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Infamy or Obscurity: The Mind of a Serial Killer

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posted on Jul, 18 2008 @ 12:21 PM
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reply to post by Sleuth
 

Same here
I'm still interested in some more in debt observations you have, please share with us as we attempt to understand the mind set of these type of people.




posted on Jul, 18 2008 @ 12:24 PM
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reply to post by Sleuth
 


No, I am talking about the impulse killings from serial killers such as Ottis Toole and Henry Lee Lucas.

en.wikipedia.org... and en.wikipedia.org...



posted on Jul, 18 2008 @ 12:40 PM
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Originally posted by LDragonFire
reply to post by Sleuth
 

Same here
I'm still interested in some more in debt observations you have, please share with us as we attempt to understand the mind set of these type of people.

I'm no expert. I only know what I've seen in Jeff and his environs. It is easier to answer specific questions. That way I don't trip over security/confidentiality issues.

I can give you a broad perspective right off the bat. He came off as religious, but he wasn't. It was an angle he was playing. Most convicts have an angle they play, so it's not unusual. It got him a lot of attention and mail, which he liked. People sent him books and other items all the time.

As I posted earlier, he was very quiet and very much the predator - constantly observing. He was also stealthy. He scared the poop out of me more than once by suddenly appearing rather close to other staff or me when a moment before he was somewhere else in the dayroom.

His sense of humor was peculiar. I can't be specific. Let's just say that even in the prison environment, he gave some experienced staff the creeps. I found his jokes amusing, but I've got barnacles the size of Rhode Island.

The effect his "reputation" had on people amused him. He liked to play it with new "victims" and this was a source of amusement to staff as well. We enjoyed watching him as one would enjoy watching a child with a new toy.

Edit to Clarify: When I state that he played his reputation I mean that he liked to stand close to someone who knew what he was and was obviously intimidated by him just to see what kind of reaction he would get.

Some may misinterpret my statement as meaning he was allowed to engage in negative behavior while incarcerated, which is absolutely incorrect. He was held to the same behavioral standards as every other inmate.

[edit on 7/18/08 by Sleuth]



posted on Jul, 18 2008 @ 12:59 PM
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reply to post by Sleuth
 


Okay initially i was more than a bit skeptical about your claims of having met Dahmer, but after having looked at the other threads you posted to, and having weighed your responses, wow.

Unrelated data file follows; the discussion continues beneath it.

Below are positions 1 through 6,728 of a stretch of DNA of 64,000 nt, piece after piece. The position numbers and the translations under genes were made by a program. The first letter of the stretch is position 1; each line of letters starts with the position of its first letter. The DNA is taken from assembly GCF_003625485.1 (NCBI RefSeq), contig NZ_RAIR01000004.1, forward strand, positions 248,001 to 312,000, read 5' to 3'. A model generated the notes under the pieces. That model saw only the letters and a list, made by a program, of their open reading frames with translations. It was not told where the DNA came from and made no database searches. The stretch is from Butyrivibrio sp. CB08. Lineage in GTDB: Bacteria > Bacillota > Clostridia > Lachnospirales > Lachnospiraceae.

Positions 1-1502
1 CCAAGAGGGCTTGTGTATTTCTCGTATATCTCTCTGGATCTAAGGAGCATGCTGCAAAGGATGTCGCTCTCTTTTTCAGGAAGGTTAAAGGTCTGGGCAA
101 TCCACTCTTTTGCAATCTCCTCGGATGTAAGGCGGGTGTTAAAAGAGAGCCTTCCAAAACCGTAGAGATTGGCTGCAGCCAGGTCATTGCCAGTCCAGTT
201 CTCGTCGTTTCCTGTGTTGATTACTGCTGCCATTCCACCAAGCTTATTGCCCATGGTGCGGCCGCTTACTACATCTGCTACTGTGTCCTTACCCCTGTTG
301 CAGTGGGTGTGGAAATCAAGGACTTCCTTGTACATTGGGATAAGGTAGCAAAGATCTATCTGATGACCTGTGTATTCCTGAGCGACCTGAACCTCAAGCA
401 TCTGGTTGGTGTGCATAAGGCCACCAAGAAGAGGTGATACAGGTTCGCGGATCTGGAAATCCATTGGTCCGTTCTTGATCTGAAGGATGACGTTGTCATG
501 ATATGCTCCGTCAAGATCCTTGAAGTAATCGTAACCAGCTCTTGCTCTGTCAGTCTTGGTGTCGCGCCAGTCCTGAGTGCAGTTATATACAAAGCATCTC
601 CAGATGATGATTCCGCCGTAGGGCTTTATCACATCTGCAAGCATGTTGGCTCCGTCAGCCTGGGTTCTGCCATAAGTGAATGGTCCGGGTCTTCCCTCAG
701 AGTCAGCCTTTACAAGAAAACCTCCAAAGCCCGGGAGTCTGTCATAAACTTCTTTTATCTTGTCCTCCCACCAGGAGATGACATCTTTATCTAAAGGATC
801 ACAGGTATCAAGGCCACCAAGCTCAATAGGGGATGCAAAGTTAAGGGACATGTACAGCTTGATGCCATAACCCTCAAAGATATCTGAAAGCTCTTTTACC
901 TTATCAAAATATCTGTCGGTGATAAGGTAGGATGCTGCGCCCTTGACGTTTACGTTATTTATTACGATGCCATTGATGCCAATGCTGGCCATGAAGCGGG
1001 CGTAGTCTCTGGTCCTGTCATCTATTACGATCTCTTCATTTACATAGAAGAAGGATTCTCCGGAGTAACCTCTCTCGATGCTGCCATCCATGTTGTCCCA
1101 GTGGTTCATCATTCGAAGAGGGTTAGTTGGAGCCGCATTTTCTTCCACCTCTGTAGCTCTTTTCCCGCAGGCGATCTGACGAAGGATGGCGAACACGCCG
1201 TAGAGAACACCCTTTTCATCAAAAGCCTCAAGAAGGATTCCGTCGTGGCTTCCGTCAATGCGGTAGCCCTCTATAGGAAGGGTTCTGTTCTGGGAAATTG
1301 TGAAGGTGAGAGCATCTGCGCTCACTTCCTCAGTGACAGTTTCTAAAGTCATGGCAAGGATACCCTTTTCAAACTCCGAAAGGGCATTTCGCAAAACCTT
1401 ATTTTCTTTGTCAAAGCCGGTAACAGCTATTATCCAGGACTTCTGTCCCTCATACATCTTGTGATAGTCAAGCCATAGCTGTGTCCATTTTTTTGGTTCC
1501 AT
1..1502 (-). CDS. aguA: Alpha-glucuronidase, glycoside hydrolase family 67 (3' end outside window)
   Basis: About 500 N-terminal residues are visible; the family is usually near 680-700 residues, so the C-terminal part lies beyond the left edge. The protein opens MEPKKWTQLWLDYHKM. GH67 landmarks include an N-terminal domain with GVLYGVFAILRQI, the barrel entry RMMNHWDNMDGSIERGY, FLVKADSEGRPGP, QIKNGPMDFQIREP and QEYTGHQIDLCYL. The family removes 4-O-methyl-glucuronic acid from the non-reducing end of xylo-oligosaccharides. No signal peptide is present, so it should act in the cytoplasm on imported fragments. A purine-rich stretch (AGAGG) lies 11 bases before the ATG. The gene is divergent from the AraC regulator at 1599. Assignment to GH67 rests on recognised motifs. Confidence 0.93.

I think ones behavior in prison would be quite different than ones normal behavior in every day life. It is a dangerous environment, it is also probably a bit boring. Capitalizing on the "strange" factor and making others uneasy would seem to be a good strategy, not only to combat boredom but also to keep minor pests away.



posted on Jul, 18 2008 @ 08:22 PM
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Originally posted by Dulcimer
It is hard to say if he simply did it on impulse or how long he planned it, but I am guessing the man is pretty smart.


It was thoroughly planned out, Chapman just lacked the ability to follow through on his desires. He traveled to New York prior to the actual assassination to strike down Lennon, but could not bring himself to do it. So he flew back home and ultimately decided a few weeks or months later that he would finally go through with it.



posted on Jul, 18 2008 @ 08:37 PM
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reply to post by chissler
 


It seems as if you have two main subjects here and I don't see how they are really related.

One is why do serial killers do what they do. The other seems to be people that kill to be famous, or those that claim to have killed for infamy.

Are you also asking if serial killers do it primarily for the publicity? I would say no, but I am confused by the questions.



posted on Jul, 18 2008 @ 08:40 PM
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reply to post by Sonya610
 


I'm merely responding to questions and comments that arise. The subject matter at hand is endless, and I don't really see the need to restrict anything to keep us going in one direction. Several murderers who were not serial killers have been mentioned, but the "Infamy or Obscurity" aspect is still relevant.

We'll all dictate where this thread goes with our responses as members, and I for one hope that the next day or two go as great as the last one. This has been a tremendous discussion thus far.



posted on Jul, 18 2008 @ 08:57 PM
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Hiyah Chissler.

Thanks for making a thread about serial killers. I have a different opinion though on the ones you chose in your thread.

DeSalvo, from what I have read, was a patsy for the police, if not, he was the luckiest idiot known to man. He was too stupid, low IQ from what I have read to do the Boston Strangler Murders.

Chapman had a simple definition of psychological profile...he heard voices, he was a stalker, most likely Schizophrenic, Paranoid Schizophrenic to be exact...he had one main target, he shot that target, he was done, not a serial killer IMO.

Jeffrey Dahmer, Ted Bundy, The Nighstalker - Richard Ramirez, the BTK Killer, the Green River Killer...are what I call serial killers....

Most serial killers are sado-masochists....sometime in early adolescent / sexual development they learned that pain, equaled sex....Suffering of inequals turned them on.

Completely different then the ones you named as serial killers...yours were "opportunistic killers."